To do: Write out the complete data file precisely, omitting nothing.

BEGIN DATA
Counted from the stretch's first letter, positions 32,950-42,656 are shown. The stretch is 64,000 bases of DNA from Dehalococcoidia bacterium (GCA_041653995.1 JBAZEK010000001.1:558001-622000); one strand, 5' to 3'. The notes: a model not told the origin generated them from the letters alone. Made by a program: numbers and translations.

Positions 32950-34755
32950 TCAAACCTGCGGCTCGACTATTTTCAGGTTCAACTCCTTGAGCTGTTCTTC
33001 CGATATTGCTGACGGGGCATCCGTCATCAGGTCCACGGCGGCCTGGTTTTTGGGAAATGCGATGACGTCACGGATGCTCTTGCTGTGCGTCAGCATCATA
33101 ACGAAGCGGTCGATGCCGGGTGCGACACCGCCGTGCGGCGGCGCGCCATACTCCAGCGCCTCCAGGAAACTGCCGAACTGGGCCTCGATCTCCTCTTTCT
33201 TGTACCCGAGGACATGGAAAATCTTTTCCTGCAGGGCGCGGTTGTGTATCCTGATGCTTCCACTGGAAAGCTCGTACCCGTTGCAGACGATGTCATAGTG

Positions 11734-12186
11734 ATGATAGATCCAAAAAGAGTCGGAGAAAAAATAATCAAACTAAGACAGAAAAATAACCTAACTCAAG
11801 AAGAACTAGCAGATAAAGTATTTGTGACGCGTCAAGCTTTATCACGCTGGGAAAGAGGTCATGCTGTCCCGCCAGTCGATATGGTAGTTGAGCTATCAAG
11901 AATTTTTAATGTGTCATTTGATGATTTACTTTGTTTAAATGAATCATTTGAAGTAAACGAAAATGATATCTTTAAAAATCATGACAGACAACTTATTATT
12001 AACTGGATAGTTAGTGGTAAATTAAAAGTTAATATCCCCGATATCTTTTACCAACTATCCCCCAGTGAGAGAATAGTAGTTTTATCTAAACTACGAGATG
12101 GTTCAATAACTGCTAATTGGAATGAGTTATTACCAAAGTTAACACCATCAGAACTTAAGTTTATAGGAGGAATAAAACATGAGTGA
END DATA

Counted from the stretch's first letter, positions 32,950-42,656 are shown. The stretch is 64,000 bases of DNA from Dehalococcoidia bacterium (GCA_041653995.1 JBAZEK010000001.1:558001-622000); one strand, 5' to 3'. The notes: a model not told the origin generated them from the letters alone. Made by a program: numbers and translations.

Positions 32950-34755
32950 TCAAACCTGCGGCTCGACTATTTTCAGGTTCAACTCCTTGAGCTGTTCTTC
33001 CGATATTGCTGACGGGGCATCCGTCATCAGGTCCACGGCGGCCTGGTTTTTGGGAAATGCGATGACGTCACGGATGCTCTTGCTGTGCGTCAGCATCATA
33101 ACGAAGCGGTCGATGCCGGGTGCGACACCGCCGTGCGGCGGCGCGCCATACTCCAGCGCCTCCAGGAAACTGCCGAACTGGGCCTCGATCTCCTCTTTCT
33201 TGTACCCGAGGACATGGAAAATCTTTTCCTGCAGGGCGCGGTTGTGTATCCTGATGCTTCCACTGGAAAGCTCGTACCCGTTGCAGACGATGTCATAGTG

Positions 11734-12186
11734 ATGATAGATCCAAAAAGAGTCGGAGAAAAAATAATCAAACTAAGACAGAAAAATAACCTAACTCAAG
11801 AAGAACTAGCAGATAAAGTATTTGTGACGCGTCAAGCTTTATCACGCTGGGAAAGAGGTCATGCTGTCCCGCCAGTCGATATGGTAGTTGAGCTATCAAG
11901 AATTTTTAATGTGTCATTTGATGATTTACTTTGTTTAAATGAATCATTTGAAGTAAACGAAAATGATATCTTTAAAAATCATGACAGACAACTTATTATT
12001 AACTGGATAGTTAGTGGTAAATTAAAAGTTAATATCCCCGATATCTTTTACCAACTATCCCCCAGTGAGAGAATAGTAGTTTTATCTAAACTACGAGATG
12101 GTTCAATAACTGCTAATTGGAATGAGTTATTACCAAAGTTAACACCATCAGAACTTAAGTTTATAGGAGGAATAAAACATGAGTGA